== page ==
I visited a coffee plantation this week on the outskirts of Antigua. Finca la Azotea is actually much more than a coffee plantation; it is a cultural centre with a coffee museum, a wonderful collection of Mayan instruments dating from pre-Columbian times and a very interesting presentation on the costumes and customs of neighbouring Antiguan villages. I was terribly proud of myself, because the tour was entirely in Spanish, and I managed to understand it, which is fun because I’ve never learned Spanish but was able to follow along due to the similarity to French, the bits of vocab I’ve picked up along the way and both of my tour guides’ excellent enunciation. Yes!
The plantation tour was pretty interesting, but halfway through the coffee trees our tour got interrupted by the appearance of the very charming plantation owner, Ricardo, who started chatting to us about work the Finca has been doing to help the local villagers. It was a fascinating conversation. He wasn’t hard on the eyes either.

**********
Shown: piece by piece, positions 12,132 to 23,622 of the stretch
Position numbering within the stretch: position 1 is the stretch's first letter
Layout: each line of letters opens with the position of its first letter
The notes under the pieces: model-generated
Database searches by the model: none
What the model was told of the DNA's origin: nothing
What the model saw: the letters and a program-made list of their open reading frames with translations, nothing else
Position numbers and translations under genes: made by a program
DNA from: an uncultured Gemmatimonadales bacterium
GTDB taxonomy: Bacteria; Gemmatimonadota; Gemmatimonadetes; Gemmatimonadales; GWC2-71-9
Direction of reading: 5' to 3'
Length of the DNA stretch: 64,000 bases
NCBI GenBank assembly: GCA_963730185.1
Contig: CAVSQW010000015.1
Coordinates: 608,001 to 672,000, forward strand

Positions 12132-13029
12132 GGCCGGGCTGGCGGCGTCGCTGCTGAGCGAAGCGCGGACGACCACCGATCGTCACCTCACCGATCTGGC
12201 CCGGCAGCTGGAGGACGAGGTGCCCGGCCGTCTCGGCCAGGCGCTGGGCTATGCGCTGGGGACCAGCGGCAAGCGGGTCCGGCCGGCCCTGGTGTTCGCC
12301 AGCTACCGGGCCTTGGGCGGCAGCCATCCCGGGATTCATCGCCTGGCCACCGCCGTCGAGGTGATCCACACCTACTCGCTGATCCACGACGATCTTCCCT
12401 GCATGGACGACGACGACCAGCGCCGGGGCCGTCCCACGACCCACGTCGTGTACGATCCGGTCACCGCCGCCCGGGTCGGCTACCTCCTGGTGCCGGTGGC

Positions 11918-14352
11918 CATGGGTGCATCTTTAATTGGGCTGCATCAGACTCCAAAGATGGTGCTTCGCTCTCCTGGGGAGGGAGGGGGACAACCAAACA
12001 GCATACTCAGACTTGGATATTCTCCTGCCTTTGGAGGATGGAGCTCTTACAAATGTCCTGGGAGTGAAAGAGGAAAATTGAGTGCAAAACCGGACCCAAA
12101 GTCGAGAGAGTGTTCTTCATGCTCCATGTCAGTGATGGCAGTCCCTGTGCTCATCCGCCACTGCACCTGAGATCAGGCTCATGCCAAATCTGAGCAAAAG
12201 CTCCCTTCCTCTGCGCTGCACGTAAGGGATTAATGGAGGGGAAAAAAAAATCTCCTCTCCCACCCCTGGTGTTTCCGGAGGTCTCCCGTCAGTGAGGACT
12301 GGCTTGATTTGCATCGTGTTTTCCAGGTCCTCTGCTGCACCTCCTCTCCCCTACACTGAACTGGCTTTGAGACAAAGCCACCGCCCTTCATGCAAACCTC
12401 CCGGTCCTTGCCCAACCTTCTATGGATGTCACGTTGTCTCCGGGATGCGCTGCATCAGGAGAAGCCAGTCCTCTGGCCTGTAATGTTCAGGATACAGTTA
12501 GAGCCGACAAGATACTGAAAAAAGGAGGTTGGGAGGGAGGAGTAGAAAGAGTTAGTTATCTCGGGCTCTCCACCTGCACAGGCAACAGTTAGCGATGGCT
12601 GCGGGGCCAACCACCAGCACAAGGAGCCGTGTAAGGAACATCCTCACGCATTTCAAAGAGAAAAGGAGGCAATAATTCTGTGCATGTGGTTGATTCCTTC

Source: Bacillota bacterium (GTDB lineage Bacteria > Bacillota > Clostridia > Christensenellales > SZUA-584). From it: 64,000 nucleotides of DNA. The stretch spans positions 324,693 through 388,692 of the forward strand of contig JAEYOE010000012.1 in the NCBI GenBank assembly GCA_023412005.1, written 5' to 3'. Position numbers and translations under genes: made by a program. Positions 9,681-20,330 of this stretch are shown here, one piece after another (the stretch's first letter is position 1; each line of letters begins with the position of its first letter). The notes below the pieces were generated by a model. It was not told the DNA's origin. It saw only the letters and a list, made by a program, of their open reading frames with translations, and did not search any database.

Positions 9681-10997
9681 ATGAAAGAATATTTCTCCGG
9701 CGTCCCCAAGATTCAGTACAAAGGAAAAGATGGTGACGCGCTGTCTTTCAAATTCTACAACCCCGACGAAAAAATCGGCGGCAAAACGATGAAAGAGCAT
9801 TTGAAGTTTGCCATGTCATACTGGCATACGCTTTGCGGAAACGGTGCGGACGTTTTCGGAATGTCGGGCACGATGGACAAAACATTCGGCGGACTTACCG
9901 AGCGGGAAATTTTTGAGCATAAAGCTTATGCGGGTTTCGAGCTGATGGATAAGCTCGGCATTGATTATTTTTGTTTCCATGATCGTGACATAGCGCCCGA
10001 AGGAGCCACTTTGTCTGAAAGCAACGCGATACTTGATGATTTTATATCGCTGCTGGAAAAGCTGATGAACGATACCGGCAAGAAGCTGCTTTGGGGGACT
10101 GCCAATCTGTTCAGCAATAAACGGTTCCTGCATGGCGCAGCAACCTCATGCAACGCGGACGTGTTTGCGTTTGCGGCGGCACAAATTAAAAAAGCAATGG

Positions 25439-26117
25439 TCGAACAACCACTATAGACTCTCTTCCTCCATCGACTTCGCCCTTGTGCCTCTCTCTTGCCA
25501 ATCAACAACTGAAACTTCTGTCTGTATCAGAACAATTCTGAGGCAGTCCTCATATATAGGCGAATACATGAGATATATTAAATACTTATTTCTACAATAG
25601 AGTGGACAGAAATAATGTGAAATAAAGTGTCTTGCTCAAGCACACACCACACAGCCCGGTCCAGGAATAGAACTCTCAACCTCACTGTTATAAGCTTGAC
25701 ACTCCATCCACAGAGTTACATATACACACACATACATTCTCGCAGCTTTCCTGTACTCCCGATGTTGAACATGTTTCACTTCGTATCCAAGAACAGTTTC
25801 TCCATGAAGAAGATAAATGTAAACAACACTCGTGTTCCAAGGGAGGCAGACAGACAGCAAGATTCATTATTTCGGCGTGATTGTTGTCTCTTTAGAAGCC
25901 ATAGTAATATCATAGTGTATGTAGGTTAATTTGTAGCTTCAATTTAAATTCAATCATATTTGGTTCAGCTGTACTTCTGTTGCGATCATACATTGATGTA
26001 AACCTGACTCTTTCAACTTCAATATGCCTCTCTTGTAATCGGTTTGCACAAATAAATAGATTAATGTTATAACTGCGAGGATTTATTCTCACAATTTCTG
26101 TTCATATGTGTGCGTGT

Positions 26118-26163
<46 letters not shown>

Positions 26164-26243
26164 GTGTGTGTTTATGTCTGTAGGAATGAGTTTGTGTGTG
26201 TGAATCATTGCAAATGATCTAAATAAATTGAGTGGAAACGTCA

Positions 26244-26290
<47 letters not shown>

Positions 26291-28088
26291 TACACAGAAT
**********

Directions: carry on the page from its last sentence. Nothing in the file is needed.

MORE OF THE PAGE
Ricardo departed and our poor tour guide finally got us back on track. We moved on to view the Mayan instruments. The oddest instrument they demonstrated was a horse-jaw which was played by hitting it so the teeth rattle. Not for the squeamish. I got distracted along the way by some fabulous masks depicting the devil, and seeing as it was December 7th, the day the whole of Guatemala celebrates La Quema del Diablo (The Burning of the Devil), I felt compelled to take some photographs.
Later on that evening, I headed out with a bunch of friends to explore Antigua by night and see if we could catch any of the devilry afoot in the dark. We were too late to see the actual burning – which incidentally involves setting fire to an effigy of the devil bang smack between two petrol stations, who thought that one up? – but I caught a couple of households holding their own burning ceremonies outside their houses.
When we got to the festival spot there was nothing but ashes left of the devil, the burning waits for no-one, but the party was in full swing, with musicians taking the stage and street vendors flogging glow-in-the-dark devil horns and candyfloss.
Wandering back after the celebrations, I took the opportunity to take in a few of Antigua’s landmarks by night. All in all, a pretty great day, even if the devil burned without me.